This work reports on the effects of a deep high-dose hydrogen ion implant on damage accumulation, defect retention, and silver diffusion in silver implanted ZnO crystals. Single-crystal ZnO samples were implanted with Ag ions in a region ∼150 nm within the surface, and some of these samples were additionally implanted with hydrogen ions to a dose of 2 × 10{sup 16 }cm{sup −2}, close to the depth ∼250 nm. Rutherford backscattering/ion channeling measurements show that crystal damage caused by Ag ion implantation and the amount of defects retained in the near surface region following post-implantation annealing were found to diminish in the case with the H implantation. On the other hand, the additional H ion implantation resulted in a reduction of substitutional Ag atoms upon post-implantation annealing. Furthermore, the presence of H also modified the diffusion properties of Ag atoms in ZnO. We discuss these findings in the context of the effects of nano-cavities on formation and annihilation of point defects as well as on impurity diffusion and trapping in ZnO crystals.

  6. 1D to 3D diffusion-reaction kinetics of defects in crystals

    DEFF Research Database (Denmark)

    Trinkaus, H.; Heinisch, H.L.; Barashev, A.V.

    2002-01-01

    Microstructural features evolving in crystalline solids from diffusion-reaction kinetics of mobile components depend crucially on the dimension of the underlying diffusion process which is commonly assumed to be three-dimensional (3D). In metals, irradiation-induced displacement cascades produce...... clusters of self-interstitials performing 1D diffusion. Changes between equivalent 1D diffusion paths and transversal diffusion result in diffusion-reaction kinetics between one and three dimensions. An analytical approach suggests a single-variable function (master curve) interpolating between the 1D...

  7. Oxygen potentials, oxygen diffusion coefficients and defect equilibria of nonstoichiometric (U,Pu)O{sub 2±x}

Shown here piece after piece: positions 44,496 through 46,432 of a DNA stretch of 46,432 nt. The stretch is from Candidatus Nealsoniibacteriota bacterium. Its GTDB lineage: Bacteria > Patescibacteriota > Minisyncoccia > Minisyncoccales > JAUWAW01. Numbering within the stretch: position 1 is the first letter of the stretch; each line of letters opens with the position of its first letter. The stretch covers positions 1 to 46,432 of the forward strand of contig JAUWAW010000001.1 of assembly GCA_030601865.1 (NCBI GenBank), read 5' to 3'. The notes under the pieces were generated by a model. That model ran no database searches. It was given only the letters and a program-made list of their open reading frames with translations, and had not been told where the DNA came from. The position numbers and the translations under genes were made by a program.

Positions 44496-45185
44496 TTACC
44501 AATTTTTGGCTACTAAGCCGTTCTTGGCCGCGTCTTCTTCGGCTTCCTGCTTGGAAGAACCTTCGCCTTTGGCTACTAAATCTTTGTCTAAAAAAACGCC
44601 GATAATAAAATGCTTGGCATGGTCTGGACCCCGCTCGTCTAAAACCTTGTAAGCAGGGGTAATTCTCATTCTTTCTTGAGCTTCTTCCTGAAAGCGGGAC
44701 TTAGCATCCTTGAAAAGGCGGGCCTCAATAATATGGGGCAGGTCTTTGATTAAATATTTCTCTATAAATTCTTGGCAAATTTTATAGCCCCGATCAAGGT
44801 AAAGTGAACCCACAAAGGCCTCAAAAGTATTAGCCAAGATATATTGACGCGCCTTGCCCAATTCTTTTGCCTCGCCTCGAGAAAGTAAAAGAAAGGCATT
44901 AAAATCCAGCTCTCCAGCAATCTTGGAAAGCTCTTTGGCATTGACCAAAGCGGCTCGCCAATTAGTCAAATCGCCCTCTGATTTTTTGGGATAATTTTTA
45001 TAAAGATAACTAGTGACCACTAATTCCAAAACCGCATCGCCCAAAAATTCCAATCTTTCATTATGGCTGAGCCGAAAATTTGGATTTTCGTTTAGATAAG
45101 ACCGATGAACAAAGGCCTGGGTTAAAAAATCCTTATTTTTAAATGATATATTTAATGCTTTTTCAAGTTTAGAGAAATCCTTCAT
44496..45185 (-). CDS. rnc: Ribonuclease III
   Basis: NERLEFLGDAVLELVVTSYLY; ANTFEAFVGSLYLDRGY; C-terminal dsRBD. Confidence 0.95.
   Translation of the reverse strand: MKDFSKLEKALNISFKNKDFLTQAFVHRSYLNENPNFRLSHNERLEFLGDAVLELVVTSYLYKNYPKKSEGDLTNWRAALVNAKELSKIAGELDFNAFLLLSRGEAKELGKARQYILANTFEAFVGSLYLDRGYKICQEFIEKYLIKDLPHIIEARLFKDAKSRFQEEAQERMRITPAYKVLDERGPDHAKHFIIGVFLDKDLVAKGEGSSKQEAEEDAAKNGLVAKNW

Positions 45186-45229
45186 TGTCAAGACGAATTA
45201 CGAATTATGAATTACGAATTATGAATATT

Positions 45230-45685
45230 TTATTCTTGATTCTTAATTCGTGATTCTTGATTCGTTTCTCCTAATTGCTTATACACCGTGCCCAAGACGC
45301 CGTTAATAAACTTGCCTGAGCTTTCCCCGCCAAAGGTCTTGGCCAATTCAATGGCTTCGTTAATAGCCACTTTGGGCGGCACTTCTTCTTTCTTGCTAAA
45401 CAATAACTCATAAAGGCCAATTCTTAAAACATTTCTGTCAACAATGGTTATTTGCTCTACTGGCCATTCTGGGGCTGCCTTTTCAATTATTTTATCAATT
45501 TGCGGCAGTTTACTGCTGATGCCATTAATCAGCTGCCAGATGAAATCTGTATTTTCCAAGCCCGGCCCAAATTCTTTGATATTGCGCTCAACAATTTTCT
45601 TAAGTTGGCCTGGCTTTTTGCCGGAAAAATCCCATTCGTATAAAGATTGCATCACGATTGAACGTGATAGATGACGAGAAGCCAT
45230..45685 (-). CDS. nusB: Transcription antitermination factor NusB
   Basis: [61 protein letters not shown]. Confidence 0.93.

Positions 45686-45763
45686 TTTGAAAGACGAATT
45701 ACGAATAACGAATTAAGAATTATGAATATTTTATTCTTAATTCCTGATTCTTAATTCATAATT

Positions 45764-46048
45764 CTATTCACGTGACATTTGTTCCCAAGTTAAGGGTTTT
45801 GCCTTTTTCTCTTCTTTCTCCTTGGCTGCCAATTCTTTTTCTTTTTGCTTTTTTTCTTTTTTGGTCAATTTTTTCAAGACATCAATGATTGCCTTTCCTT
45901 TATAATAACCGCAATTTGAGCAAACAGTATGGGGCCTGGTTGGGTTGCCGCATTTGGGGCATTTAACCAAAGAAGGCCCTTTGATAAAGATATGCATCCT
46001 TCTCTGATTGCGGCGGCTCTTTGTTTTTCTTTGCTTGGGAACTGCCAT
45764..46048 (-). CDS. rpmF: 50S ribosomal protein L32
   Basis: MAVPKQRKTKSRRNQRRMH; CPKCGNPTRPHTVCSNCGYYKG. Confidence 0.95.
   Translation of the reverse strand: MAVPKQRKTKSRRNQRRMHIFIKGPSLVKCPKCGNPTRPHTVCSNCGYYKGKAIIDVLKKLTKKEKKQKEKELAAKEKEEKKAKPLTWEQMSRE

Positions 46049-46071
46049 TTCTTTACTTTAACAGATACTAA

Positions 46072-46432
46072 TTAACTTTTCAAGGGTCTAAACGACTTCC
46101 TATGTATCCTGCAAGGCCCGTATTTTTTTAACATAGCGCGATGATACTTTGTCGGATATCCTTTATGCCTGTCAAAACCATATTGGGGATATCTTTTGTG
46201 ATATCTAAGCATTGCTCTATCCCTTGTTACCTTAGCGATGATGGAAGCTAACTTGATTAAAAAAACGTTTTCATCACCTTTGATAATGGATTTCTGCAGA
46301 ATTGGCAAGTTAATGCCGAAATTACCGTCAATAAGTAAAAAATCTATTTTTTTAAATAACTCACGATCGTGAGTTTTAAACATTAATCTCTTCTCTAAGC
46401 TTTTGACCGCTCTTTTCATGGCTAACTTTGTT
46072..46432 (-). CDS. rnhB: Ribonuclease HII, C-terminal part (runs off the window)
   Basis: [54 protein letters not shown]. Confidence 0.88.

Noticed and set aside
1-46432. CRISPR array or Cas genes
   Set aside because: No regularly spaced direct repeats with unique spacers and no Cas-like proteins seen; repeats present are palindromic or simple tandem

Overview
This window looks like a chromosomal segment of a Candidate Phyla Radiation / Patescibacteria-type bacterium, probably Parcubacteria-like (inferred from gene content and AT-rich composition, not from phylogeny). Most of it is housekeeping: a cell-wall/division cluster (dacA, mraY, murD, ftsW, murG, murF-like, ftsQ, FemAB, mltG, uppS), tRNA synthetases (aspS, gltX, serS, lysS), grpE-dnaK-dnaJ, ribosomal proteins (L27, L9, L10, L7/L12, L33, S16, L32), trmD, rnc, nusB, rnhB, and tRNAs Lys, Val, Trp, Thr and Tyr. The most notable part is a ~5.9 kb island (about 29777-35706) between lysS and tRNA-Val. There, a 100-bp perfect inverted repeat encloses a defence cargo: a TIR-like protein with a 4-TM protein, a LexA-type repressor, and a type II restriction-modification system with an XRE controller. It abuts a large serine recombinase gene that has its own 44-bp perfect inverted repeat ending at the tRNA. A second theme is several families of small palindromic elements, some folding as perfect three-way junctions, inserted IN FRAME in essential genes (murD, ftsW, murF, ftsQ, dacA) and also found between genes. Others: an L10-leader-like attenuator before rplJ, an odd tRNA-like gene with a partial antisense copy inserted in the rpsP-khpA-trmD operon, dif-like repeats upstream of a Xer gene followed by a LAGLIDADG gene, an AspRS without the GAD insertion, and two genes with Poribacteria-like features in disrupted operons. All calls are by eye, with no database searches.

Energy Technology Data Exchange (ETDEWEB)

    Kato, Masato, E-mail: kato.masato@jaea.go.jp [Fukushima Fuels and Materials Department, Japan Atomic Energy Agency, 4002 Narita-chou, O-arai machi, Ibaraki 311-1919 (Japan); Fast Reactor Fuel Cycle Technology Development Division, Japan Atomic Energy Agency, 4-33 Muramatsu Tokai-mura, Ibaraki 319-1194 (Japan); Watanabe, Masashi [Fukushima Fuels and Materials Department, Japan Atomic Energy Agency, 4002 Narita-chou, O-arai machi, Ibaraki 311-1919 (Japan); Fast Reactor Fuel Cycle Technology Development Division, Japan Atomic Energy Agency, 4-33 Muramatsu Tokai-mura, Ibaraki 319-1194 (Japan); Matsumoto, Taku; Hirooka, Shun; Akashi, Masatoshi [Fast Reactor Fuel Cycle Technology Development Division, Japan Atomic Energy Agency, 4-33 Muramatsu Tokai-mura, Ibaraki 319-1194 (Japan)

    2017-04-15

    Oxygen potential of (U,Pu)O{sub 2±x} was evaluated based on defect chemistry using an updated experimental data set. The relationship between oxygen partial pressure and deviation x in (U,Pu)O{sub 2±x} was analyzed, and equilibrium constants of defect formation were determined as functions of Pu content and temperature. Brouwer's diagrams were constructed using the determined equilibrium constants, and a relational equation to determine O/M ratio was derived as functions of O/M ratio, Pu content and temperature. In addition, relationship between oxygen potential and oxygen diffusion coefficients were described. - Highlights: •Brouwer’s diagrams for (U,Pu)O2 were constructed using the updated oxygen potential experimental data set. •Equilibrium constants of defect formation were determined as functions of Pu content and temperature. •Oxygen potential, oxygen diffusion coefficients, point defect concentration were described as functions of O/M ratio, Pu content and temperature.